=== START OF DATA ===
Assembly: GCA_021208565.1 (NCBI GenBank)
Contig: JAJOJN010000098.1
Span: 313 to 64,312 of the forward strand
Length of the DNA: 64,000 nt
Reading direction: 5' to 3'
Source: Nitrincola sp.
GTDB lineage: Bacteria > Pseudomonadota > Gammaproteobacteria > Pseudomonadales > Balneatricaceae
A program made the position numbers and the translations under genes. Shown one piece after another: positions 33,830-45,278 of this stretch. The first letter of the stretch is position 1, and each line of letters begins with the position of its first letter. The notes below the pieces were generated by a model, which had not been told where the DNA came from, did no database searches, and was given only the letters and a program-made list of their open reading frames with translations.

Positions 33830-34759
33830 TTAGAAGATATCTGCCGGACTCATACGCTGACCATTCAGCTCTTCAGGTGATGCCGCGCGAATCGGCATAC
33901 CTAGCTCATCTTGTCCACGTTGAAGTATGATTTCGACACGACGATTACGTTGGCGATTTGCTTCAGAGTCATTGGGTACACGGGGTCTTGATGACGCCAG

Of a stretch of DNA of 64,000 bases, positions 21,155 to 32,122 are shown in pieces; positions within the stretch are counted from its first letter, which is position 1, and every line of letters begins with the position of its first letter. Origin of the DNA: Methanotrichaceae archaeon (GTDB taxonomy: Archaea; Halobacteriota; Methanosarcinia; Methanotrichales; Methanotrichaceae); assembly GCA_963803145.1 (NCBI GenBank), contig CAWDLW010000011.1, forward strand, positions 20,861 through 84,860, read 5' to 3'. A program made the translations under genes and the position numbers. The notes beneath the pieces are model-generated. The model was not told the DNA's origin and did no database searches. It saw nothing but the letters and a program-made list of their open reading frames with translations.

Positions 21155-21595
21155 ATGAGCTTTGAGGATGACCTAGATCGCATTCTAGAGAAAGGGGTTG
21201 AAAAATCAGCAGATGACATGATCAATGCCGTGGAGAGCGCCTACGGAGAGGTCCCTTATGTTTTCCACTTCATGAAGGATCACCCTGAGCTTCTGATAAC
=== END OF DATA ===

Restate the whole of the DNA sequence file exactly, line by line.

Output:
Assembly: GCA_021208565.1 (NCBI GenBank)
Contig: JAJOJN010000098.1
Span: 313 to 64,312 of the forward strand
Length of the DNA: 64,000 nt
Reading direction: 5' to 3'
Source: Nitrincola sp.
GTDB lineage: Bacteria > Pseudomonadota > Gammaproteobacteria > Pseudomonadales > Balneatricaceae
A program made the position numbers and the translations under genes. Shown one piece after another: positions 33,830-45,278 of this stretch. The first letter of the stretch is position 1, and each line of letters begins with the position of its first letter. The notes below the pieces were generated by a model, which had not been told where the DNA came from, did no database searches, and was given only the letters and a program-made list of their open reading frames with translations.

Positions 33830-34759
33830 TTAGAAGATATCTGCCGGACTCATACGCTGACCATTCAGCTCTTCAGGTGATGCCGCGCGAATCGGCATAC
33901 CTAGCTCATCTTGTCCACGTTGAAGTATGATTTCGACACGACGATTACGTTGGCGATTTGCTTCAGAGTCATTGGGTACACGGGGTCTTGATGACGCCAG

Of a stretch of DNA of 64,000 bases, positions 21,155 to 32,122 are shown in pieces; positions within the stretch are counted from its first letter, which is position 1, and every line of letters begins with the position of its first letter. Origin of the DNA: Methanotrichaceae archaeon (GTDB taxonomy: Archaea; Halobacteriota; Methanosarcinia; Methanotrichales; Methanotrichaceae); assembly GCA_963803145.1 (NCBI GenBank), contig CAWDLW010000011.1, forward strand, positions 20,861 through 84,860, read 5' to 3'. A program made the translations under genes and the position numbers. The notes beneath the pieces are model-generated. The model was not told the DNA's origin and did no database searches. It saw nothing but the letters and a program-made list of their open reading frames with translations.

Positions 21155-21595
21155 ATGAGCTTTGAGGATGACCTAGATCGCATTCTAGAGAAAGGGGTTG
21201 AAAAATCAGCAGATGACATGATCAATGCCGTGGAGAGCGCCTACGGAGAGGTCCCTTATGTTTTCCACTTCATGAAGGATCACCCTGAGCTTCTGATAAC